Authors: The Highlander's Desire
This book is dedicated to my husband, Mike—always there with a great suggestion, or a plotting session.
And to my editor, Amanda Bergeron, whose vision for this book was often clearer than my own. Thanks, Amanda!
Braemore, Scotland. Late Spring, 1714.
achann MacMillan had been pacing the battlements of Braemore Keep since dusk, his nerves on edge, his muscles taut. His grandfather was sure the Macauleys would come raiding soon, for their last foray into MacMillan lands had been profitable.
Next time, they would attempt to take Braemore itself. All of it.
When the Macauleys had last attacked, there’d been illness at Braemore, making the MacMillan clan vulnerable. This time, there was no such weakness. And the MacMillans were damned if they’d subject their people to the mercy of Laird Cathal Macauley. He was an old barbarian, brutal with his own clan and even worse with captives.
His nephews were just as bad.
There were three of them, and only one would become the Macauley laird after their uncle. Old Cathal intended to wrest lands for the other ones, and the sport of warfare to achieve this end seemed to suit him well.
Lachann and his brothers had been expecting a raid for days, so they’d taken turns manning the signal fires and keeping watch. Lachann’s hands itched to wield his sword in battle against the savages who had not only stolen cattle during their last raid but carried away two unwilling MacMillan maidens as well.
Robert and Dugan had gotten them back, but neither had returned unscathed.
Lachann saw the signal fires from the distant hillocks and knew the raiding had begun. He clipped down the steps of the keep and shoved open his brother’s bedchamber door as he ran past. “Take up your sword, Dugan! The Macauleys have come!”
Dugan was out of bed in an instant and catching up to Lachann as he ran down the narrow wing of the huge stone keep. They were going to best the damned Macauleys and bring home Cathal Macauley’s head on a pike.
’Twas the least of what he and his vile clan deserved.
Lachann clambered down the narrow hall, nearly tripping over his grandfather, Laird Hamish MacMillan, as he ran. “Come on, old man!” Lachann shouted, hearing the eagerness in his own voice. He was very much looking forward to this battle, as were his brothers and their grandfather.
The Macauleys were a wealthier clan but always looked for ways to improve their lot, even at the cost of their neighbors. Not that Braemore bordered their properties. The Macauleys had crossed MacNeil lands to get to Braemore. They’d met no resistance as they’d driven their stolen MacMillan cattle through the high valley to the west of MacMillan land and on to Glendreggen.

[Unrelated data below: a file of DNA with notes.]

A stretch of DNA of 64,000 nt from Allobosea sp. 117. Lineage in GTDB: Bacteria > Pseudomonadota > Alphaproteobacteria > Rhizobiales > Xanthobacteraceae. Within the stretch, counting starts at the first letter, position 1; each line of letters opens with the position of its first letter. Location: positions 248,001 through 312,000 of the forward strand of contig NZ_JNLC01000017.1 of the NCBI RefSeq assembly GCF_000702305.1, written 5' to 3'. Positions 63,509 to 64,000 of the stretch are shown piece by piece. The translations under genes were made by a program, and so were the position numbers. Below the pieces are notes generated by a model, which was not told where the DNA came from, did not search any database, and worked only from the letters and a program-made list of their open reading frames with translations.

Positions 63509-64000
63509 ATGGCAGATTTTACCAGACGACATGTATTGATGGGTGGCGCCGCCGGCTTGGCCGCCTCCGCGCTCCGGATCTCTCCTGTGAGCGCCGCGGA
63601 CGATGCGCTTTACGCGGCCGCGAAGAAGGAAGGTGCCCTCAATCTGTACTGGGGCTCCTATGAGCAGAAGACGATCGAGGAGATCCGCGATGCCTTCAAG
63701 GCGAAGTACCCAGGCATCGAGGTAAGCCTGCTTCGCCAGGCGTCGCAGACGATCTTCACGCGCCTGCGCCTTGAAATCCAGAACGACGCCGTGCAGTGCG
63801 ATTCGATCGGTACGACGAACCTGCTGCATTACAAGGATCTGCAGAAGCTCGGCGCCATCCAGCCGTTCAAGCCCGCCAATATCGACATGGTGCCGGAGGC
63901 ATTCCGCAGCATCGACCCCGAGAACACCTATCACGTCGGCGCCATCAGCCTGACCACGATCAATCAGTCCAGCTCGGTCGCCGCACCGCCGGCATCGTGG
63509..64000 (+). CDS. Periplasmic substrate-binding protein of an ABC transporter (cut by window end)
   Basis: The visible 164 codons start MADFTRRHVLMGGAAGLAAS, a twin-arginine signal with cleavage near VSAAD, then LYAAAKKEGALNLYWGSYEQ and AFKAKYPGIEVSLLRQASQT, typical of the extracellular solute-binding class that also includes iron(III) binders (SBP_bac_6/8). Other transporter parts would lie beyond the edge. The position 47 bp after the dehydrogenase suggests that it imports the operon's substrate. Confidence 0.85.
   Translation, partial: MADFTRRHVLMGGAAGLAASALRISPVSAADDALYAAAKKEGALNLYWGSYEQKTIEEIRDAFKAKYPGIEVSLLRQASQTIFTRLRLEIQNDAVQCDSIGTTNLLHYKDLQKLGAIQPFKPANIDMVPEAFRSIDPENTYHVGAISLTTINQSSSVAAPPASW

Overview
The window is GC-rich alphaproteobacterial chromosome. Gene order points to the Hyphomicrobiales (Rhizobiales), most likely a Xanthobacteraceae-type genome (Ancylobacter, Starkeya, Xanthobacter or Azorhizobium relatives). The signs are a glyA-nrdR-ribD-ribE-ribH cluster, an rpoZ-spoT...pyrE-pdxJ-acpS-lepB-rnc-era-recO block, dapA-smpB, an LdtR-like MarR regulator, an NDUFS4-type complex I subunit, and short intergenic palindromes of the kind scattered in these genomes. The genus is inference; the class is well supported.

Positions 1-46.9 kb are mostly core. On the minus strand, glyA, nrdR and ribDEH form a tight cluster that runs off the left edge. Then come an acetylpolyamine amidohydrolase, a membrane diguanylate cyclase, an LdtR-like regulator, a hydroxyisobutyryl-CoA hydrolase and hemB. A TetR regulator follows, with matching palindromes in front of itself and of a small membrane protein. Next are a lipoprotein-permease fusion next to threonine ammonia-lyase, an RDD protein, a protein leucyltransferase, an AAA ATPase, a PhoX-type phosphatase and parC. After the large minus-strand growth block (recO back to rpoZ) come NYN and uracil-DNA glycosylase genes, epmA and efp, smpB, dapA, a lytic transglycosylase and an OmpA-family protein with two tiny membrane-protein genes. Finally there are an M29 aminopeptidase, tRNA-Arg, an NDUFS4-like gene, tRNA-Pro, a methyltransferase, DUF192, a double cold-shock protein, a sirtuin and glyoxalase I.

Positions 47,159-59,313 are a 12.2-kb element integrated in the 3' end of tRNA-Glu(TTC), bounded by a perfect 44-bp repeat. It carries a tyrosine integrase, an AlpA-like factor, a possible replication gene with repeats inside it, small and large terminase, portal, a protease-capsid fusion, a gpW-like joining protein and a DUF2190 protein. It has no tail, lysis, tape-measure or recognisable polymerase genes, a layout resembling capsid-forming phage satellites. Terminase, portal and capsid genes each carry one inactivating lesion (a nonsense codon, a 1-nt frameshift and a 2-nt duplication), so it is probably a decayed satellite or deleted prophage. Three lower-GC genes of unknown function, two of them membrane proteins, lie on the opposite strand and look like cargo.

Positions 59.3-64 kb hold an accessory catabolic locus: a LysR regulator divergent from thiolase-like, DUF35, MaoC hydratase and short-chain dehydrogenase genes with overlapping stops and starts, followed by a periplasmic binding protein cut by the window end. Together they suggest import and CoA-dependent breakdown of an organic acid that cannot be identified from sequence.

Lachann and his brothers fairly flew from the keep, where their horses were saddled and ready. They joined another score of Braemore warriors who had been alerted by the signal fires and the shouted alarms from the watchmen. The men mounted their horses and galloped through the village toward the hilly lands to the west, where they would meet the rest of MacMillan’s armed men, intent upon routing the Macauleys before they could get any closer to the village or the keep.
’Twas dark, with only a sliver of moonlight to see by, but the MacMillans knew their territory well. Lachann and Robert saw the raiders at the same time. The two brothers drew their swords in unison and spurred their horses into the crowd of Macauleys, targeting the leaders, Cathal and his grown nephews, Cullen, Archie, and Ewan.
“You dare trespass on my lands?” Hamish roared. He clashed swords with the first Macauley warrior he met and quickly dispatched him. He’d always been a fierce defender of his beloved clan, and the Macauleys offended his basic sensibilities.
Lachann joined battle, backing up his grandfather and furiously defending his clan and their lands, following the strategy he and Robert had laid out after the last attack.
They pushed back against the Macauleys, flanking them on the left and right as they battled sword to sword. Lachann heard the clank of metal on metal. Horses reared and men grunted with the strain of battle.
Suddenly, Hamish was flanked on two sides by Ewan and Archie, and he struggled to fend them off simultaneously.
“Here, Macauley!” Lachann bellowed, spurring his horse toward his grandfather. “Over here!”
Archie screeched a battle call as he turned to charge Lachann. Lachann wanted the wee bastard’s blood, but Hamish had warned against killing the laird or his heirs. The Macauleys’ retaliation would be savage. Far better to outwit them in battle and take one of the nephews as hostage.
Or rout the army so thoroughly they would never return.